Compliance Committees were already a controversial subject in Adventism. Both sides of the aisle seem to be in agreement that the committees, having no actual authority to discipline non-compliant entities, were not the best way to address the compliance issues. Regarding abortion, many Adventists think our official guidelines are perfect as they are - favoring life, but extending grace and acknowledging individual conscience (i.e. not prohibiting choice). Others are celebrating the move to craft an official statement, as they believe the current guidelines do not denounce abortion clearly enough and allow too much room for interpretation for those wishing to justify abortion. Lastly, regarding tithe parity, many in the NAD are thrilled to have more money staying local within the division (to clarify, it’s going to local churches and conferences, not all to the NAD budget), but others are conflicted because they feel a strong responsibility to support the world church financially. There are also many Adventists who are frustrated by the entire process, as they feel like they have no say in where their tithe contributions actually end up.
A Baptismal Extravaganza: Close to 800 Baptized in Cameroon
Big league baptism
A two-week evangelistic series held at 1,200 locations around the Central-South Cameroon Adventist Conference culminated in the baptism of almost 800 people. Of this number, 265 were baptized by about 40 pastors at a massive ceremony held on the campus of Yaounde Adventist College at the end of the evangelistic campaign on Sabbath, August 10. This was a major event in the city, complete with added security and disruption in traffic patterns. The evangelistic campaign included more than just sermons and musical numbers, with community service and outreach as key events on the agenda. At the ceremony at the Yaounde campus, Roger Vincent Same, director of personal ministries and evangelism for the West-Central Africa Division, presided over the donation of 100 canes to the blind, school supplies for 100 orphans, and food for 26 impoverished families. The goal was to meet not just spiritual, but physical needs as well. Both the Adventist Review and the West African Division website provided glowing reports of this successful endeavor.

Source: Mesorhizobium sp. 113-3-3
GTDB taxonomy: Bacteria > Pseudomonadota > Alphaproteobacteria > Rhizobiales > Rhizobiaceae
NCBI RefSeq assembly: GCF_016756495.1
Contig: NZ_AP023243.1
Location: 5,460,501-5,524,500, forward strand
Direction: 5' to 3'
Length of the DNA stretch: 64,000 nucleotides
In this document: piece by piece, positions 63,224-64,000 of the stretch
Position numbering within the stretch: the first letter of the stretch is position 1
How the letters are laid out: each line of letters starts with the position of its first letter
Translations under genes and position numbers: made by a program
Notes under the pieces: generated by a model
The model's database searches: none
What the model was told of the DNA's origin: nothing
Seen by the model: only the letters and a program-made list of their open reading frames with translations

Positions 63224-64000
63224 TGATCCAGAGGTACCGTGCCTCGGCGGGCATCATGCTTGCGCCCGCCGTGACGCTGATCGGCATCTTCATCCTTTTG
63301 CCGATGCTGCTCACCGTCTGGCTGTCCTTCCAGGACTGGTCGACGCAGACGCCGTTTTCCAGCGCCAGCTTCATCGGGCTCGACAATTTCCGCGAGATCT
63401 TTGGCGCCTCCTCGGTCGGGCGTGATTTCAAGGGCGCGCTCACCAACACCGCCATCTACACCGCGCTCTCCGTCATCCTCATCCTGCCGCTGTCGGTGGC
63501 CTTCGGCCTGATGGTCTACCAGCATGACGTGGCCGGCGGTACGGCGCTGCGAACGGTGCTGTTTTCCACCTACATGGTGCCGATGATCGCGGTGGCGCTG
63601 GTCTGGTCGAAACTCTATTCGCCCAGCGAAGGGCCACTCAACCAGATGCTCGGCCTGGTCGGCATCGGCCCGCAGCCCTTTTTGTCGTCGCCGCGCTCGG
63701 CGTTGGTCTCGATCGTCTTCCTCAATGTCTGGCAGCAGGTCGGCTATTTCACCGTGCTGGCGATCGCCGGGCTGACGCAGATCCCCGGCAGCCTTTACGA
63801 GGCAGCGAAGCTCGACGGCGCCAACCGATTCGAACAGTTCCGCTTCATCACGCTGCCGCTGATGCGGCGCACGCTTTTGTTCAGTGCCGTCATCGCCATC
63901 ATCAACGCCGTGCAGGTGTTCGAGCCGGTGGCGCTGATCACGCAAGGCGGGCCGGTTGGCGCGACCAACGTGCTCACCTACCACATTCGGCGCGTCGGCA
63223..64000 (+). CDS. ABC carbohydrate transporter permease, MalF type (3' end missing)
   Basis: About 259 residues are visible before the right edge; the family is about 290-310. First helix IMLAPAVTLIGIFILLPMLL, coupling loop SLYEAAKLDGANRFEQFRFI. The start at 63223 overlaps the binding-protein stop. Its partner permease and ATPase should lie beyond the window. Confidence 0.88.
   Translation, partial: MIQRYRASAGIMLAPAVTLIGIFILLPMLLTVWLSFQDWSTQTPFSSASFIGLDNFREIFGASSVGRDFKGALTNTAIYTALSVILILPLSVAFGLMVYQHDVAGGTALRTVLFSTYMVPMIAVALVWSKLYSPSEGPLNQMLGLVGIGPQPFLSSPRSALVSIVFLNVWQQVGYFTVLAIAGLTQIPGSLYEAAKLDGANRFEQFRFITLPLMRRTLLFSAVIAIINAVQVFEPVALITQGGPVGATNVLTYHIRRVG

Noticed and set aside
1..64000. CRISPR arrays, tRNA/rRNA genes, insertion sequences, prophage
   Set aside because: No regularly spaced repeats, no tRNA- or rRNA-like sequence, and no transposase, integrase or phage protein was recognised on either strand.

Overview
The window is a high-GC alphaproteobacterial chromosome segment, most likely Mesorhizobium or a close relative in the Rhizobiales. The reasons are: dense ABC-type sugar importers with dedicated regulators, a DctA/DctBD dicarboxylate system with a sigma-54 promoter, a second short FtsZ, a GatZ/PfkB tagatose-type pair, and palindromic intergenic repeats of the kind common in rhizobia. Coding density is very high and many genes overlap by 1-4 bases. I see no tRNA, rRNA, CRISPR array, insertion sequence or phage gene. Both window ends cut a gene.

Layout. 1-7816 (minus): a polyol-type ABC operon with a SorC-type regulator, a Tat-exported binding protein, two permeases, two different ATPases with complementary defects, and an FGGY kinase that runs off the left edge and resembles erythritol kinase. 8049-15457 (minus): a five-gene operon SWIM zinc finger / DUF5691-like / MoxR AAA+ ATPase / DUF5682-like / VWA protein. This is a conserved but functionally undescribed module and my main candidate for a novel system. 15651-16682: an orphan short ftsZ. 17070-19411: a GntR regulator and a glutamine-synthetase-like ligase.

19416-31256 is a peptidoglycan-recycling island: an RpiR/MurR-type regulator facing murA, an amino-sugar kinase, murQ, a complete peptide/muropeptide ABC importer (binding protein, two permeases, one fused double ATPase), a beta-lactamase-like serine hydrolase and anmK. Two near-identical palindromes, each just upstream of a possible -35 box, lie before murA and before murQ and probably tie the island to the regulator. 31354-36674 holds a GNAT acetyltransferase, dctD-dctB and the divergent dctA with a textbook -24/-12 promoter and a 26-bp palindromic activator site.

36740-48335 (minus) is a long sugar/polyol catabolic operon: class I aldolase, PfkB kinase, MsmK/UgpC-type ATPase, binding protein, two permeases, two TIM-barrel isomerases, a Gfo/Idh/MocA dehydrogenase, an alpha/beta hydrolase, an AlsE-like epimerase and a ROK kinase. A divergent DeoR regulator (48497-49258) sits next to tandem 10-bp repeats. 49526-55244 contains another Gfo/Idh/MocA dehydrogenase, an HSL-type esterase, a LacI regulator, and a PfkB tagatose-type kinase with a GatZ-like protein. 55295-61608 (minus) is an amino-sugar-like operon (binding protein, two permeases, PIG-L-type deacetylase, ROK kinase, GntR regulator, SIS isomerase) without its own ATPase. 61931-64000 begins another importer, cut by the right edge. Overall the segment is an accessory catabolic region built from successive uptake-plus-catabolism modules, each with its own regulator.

Dakota Conference removes NAD and GC policy references from their constitution
If I don’t talk about you, do you really exist?
In June, the delegates of the Dakota Conference voted to remove any wording which indicates the conference policies will be in harmony with the NAD working policy and the GC doctrinal guidelines. Instead, their wording states: “This conference shall pursue the mission of the church as stated in the 28 fundamental beliefs.” Other members in the conference have reacted strongly, accusing the conference of exercising “kingly power” - a phrase coined by Ellen White in reference to overstepping GC leaders in her time. The conference president responded via newsletter that the goal is to give Dakota conference members more of a voice. He countered the accusations by implying the GC has too much authority and the greatest and loudest voice in Adventism finds its voice at the local conference level.
Contributors: Ryan Becker, Andrew Carroll, Sean Maycock
Editors: Ryan Becker, Kevin Christenson, Jill Evans